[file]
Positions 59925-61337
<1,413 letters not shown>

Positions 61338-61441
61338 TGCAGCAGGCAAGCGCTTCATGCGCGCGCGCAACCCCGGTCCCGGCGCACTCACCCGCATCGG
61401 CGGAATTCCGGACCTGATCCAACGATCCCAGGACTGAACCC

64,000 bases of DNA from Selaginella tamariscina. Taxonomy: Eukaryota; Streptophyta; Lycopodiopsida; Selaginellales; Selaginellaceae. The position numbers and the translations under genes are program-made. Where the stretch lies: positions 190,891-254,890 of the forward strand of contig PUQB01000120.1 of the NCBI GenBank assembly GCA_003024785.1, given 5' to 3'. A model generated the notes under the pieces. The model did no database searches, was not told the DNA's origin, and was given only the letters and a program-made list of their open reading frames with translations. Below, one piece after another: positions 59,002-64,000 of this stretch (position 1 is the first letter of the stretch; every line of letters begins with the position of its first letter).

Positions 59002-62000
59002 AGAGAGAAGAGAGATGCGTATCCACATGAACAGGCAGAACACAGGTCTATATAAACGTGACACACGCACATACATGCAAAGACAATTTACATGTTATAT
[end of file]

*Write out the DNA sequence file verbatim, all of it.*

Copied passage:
Positions 59925-61337
<1,413 letters not shown>

Positions 61338-61441
61338 TGCAGCAGGCAAGCGCTTCATGCGCGCGCGCAACCCCGGTCCCGGCGCACTCACCCGCATCGG
61401 CGGAATTCCGGACCTGATCCAACGATCCCAGGACTGAACCC

64,000 bases of DNA from Selaginella tamariscina. Taxonomy: Eukaryota; Streptophyta; Lycopodiopsida; Selaginellales; Selaginellaceae. The position numbers and the translations under genes are program-made. Where the stretch lies: positions 190,891-254,890 of the forward strand of contig PUQB01000120.1 of the NCBI GenBank assembly GCA_003024785.1, given 5' to 3'. A model generated the notes under the pieces. The model did no database searches, was not told the DNA's origin, and was given only the letters and a program-made list of their open reading frames with translations. Below, one piece after another: positions 59,002-64,000 of this stretch (position 1 is the first letter of the stretch; every line of letters begins with the position of its first letter).

Positions 59002-62000
59002 AGAGAGAAGAGAGATGCGTATCCACATGAACAGGCAGAACACAGGTCTATATAAACGTGACACACGCACATACATGCAAAGACAATTTACATGTTATAT